Harrison twins are historically good

One might be inclined to think, given the nature of recruiting, that point guards and shooting guards pair up often for college. It would only make sense that a great point guard would attract a top-tier big man and backcourt mate.

History, however, tells us these pairings are akin to perfect games in baseball. You’ll see a few a lifetime, but they aren’t the norm.

The last time the country’s top-rated point guard joined the highest-rated shooting guard in the same class was 2006, when North Carolina landed Tywon Lawson and Wayne Ellington and won a national championship three years later. The pair then ascended to the NBA.

Kentucky is hoping history can repeat itself. Andrew Harrison (Richmond, Texas/Travis High) is the nation’s No. 2 overall player and top-ranked point guard in the ESPN 100. His brother, Aaron, checks in at No. 4 overall and is the No. 1 shooting guard. The pair committed to the Wildcats over Maryland and SMU on Thursday.

Highly ranked twins playing together at the college level is nothing new. Stanford, in particular, has had the market cornered on twins, as Palo Alto was home to the Lopez (Brook and Robin) and Collins (Jason and Jarron) twins. More than 28 feet worth of twins patrolled the paint for the Cardinal during their tenures. And most recently, Kansas featured the Morris twins (Markieff and Marcus), who were a big hit in Lawrence two seasons ago.

Old-timers will argue that Dick and Tom Van Arsdale -- taken 10th and 11th overall, respectively, in the 1965 NBA draft -- were the most successful professional basketball twins. Each played 12 years in the NBA. Horace and Harvey Grant are right up there, too. Horace was drafted 10th and Harvey 12th in back-to-back years (1987 and 1988).

The Collins twins went 18th (Jason) and 52nd (Jarron) in the 2001 draft; the Lopez twins went 10th (Brook) and 15th (Robin) in 2008; and the Morris brothers went 13th (Markieff) and 14th (Marcus), also in 2011.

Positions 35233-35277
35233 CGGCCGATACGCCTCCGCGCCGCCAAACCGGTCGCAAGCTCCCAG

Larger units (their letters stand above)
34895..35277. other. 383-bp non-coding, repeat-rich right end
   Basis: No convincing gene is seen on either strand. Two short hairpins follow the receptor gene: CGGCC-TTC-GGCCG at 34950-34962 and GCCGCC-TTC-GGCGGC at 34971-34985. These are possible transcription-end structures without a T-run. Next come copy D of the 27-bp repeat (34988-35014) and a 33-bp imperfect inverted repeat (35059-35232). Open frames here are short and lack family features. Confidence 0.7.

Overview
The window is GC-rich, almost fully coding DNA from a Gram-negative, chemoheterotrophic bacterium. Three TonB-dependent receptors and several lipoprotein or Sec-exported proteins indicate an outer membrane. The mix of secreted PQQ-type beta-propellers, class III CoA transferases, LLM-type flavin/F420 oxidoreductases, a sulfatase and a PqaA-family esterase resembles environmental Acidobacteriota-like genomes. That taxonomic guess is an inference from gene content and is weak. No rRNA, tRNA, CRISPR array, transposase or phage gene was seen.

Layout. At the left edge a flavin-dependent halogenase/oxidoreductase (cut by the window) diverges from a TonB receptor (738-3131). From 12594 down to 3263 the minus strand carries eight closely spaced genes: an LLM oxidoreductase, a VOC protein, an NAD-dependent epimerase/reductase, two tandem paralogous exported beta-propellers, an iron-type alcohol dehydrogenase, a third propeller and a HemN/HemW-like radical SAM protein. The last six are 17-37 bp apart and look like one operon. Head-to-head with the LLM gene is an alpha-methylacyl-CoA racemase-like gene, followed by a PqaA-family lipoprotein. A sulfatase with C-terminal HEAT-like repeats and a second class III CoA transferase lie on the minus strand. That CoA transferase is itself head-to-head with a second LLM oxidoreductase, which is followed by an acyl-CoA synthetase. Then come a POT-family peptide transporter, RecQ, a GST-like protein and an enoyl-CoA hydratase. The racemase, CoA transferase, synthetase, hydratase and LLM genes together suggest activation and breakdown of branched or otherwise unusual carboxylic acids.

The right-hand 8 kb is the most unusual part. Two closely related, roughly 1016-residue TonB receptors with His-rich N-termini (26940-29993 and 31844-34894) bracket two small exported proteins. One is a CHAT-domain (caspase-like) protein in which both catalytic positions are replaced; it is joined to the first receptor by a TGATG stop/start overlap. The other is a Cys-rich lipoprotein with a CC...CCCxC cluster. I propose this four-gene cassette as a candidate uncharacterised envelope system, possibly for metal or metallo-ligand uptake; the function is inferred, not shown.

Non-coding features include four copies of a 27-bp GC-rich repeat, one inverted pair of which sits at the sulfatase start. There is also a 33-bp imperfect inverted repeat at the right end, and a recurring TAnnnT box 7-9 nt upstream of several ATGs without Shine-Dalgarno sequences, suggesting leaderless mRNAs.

Can the Harrison twins pull off such a feat? Looking ahead, it’s highly likely they both will be lottery selections.

This duo is the real deal. Andrew, the point guard, is 6-foot-5 and nearly 200 pounds. The only point guard in the NBA (we won’t even go there in college) with those measurables is Jason Kidd. Aaron, roughly the same size, shoots the ball proficiently behind the arc and is a proven scorer.

They are an uncommon pair of basketball twins. The most successful twin players have been frontcourt duos. Whereas other tandems controlled the paint, the Harrisons control the flow of the game.

In a historical sense, the Harrisons are already the highest-rated twins coming out of high school. It’s also highly likely they’ll play in the NBA like the other twins mentioned.

However, there is another area they can set themselves apart from the competition: an NCAA championship. Horace Grant won NBA titles with the Bulls, but none of those other sets of twins teamed up to cut down the nets in the national title game.

Kentucky certainly wouldn’t mind making history next season.